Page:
I’m only a 100 or so pages into this 550 page monstrosity, so I cut Barth some slack. Not sure whether I’d recommend it!
Demon Hunter - Do you remember when I talked about Five Finger Death Punch? Well, Demon Hunter totally did it before them. And a bunch of nu-metal bands did that before them (CCM is slow to catch up on modern trends). I just started getting back into Demon Hunter for some odd reason, but I remember listening to them when I was in high school quite a bit.
Genre-wise, they’re a mix of metalcore style riffs with guttural sounding growls, screams, and clean vocals. Sometimes there’s a guitar solo or two and a melodic death-metal ballad or two, but Demon Hunter sticks to a particular formula and runs with it. Their earlier material isn’t necessarily my cup of tea; as far as it goes, it’s a bunch of mediocre rap metal that apes a certain popular music style. It may explain why I don’t own the first album (though I’ll give it another shot at some point).
If I sound down on DH, I am not! Rather, I’m surprised that a band can offer so much evolution within a decade or so. Surely, their self-titled is quite samey, but Summer of Darkness evovles their sound to include excellent ballads and clean vocals. Their production gets super squeaky-clean over time to the point that they sound incredibly professional and focused. Many fans like The Triptych best for good reason; it’s all the best elements of the band smashed together. Storm the Gates of Hell experiments with a variety of genres, each of which completely works. It’s loaded with Ryan Clark’s strong and capable voice on both fronts (screamed and said, if you get my meaning). I always like bands that don’t go for straight screaming all the time; that gets boring. The World is a Thorn goes for the heavier side while making the integration of heavy and melodic all the more apparent as it is weaved through the fabric of the tracks. I haven’t gotten to their latest album quite yet, but I hear it’s even better.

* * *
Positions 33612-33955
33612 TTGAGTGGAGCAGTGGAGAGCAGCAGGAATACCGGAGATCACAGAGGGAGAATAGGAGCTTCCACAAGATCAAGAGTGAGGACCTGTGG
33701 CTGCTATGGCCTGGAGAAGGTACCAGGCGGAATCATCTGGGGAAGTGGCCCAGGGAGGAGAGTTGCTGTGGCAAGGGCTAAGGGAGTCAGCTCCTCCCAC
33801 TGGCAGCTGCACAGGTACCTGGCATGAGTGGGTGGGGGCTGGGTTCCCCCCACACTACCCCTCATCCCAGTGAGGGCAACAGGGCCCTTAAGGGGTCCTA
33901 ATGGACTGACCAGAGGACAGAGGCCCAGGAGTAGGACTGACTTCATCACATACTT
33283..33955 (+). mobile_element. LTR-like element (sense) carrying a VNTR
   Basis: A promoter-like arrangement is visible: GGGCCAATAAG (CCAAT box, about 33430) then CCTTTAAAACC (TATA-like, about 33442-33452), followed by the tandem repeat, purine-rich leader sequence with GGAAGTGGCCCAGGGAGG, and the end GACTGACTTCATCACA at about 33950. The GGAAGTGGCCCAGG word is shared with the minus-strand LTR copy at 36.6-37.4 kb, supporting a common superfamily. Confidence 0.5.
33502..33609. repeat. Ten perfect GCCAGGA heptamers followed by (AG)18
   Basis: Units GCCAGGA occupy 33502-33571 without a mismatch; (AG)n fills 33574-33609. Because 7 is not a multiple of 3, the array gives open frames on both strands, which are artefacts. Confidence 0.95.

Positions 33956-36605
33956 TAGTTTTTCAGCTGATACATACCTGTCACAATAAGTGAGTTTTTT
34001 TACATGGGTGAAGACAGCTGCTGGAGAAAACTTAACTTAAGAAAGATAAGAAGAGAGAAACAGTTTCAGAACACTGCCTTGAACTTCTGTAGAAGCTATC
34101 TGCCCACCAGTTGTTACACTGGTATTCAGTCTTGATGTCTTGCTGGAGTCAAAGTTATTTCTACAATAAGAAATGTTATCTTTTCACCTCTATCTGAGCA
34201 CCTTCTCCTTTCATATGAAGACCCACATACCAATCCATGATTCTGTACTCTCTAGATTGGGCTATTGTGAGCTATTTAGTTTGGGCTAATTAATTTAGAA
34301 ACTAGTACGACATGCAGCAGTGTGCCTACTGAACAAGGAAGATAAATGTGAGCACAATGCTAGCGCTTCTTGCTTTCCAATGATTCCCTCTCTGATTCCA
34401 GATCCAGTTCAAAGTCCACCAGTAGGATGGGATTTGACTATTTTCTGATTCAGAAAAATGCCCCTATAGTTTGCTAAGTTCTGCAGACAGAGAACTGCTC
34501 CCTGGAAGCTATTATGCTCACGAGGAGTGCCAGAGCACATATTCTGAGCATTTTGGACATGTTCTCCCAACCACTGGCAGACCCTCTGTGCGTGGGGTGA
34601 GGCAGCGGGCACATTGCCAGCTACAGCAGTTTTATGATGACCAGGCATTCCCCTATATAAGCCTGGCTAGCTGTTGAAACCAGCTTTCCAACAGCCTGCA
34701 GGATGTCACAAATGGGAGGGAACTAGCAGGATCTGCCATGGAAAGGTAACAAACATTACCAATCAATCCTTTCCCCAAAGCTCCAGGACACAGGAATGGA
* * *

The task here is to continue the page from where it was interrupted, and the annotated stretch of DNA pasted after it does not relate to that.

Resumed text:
Demon Hunter’s strength lies in their iterative nature. They stick to something they like and then experiment within its confines. What was once a bunch of music designed for “evangelistic” purposes becomes something new entirely, the logical output if nu-metal had time to evolve (rather than peter out in the early 2000s).
As well, their lyrics remains equally cryptic and quite Christian (as they’re all Christians, duh), emphasizing the “wholly other” nature of the Christian life in opposition to the world. You’ll have to read them and study them to see their meaning, though. Yes, they’re violent and all that, like most metal music, but they have metaphorical meaning that’s meant to be divined.
Give them a shot, and you might be pleasantly surprised that you like it. Or not. From my perspective, they’re a notable exception to the CCM scene as it was. They’re not as “mainstream” (not that you’d ever see such guys at Soulfest or whatever festival CCM has these days), but they’ve got the heart for it. The documentary “45 Days” they made is also worth a watch.
That’s it for Monday Update: Labor Day Edition That Has Nothing to Do With Labor Day. Who knows what we’ll see this week.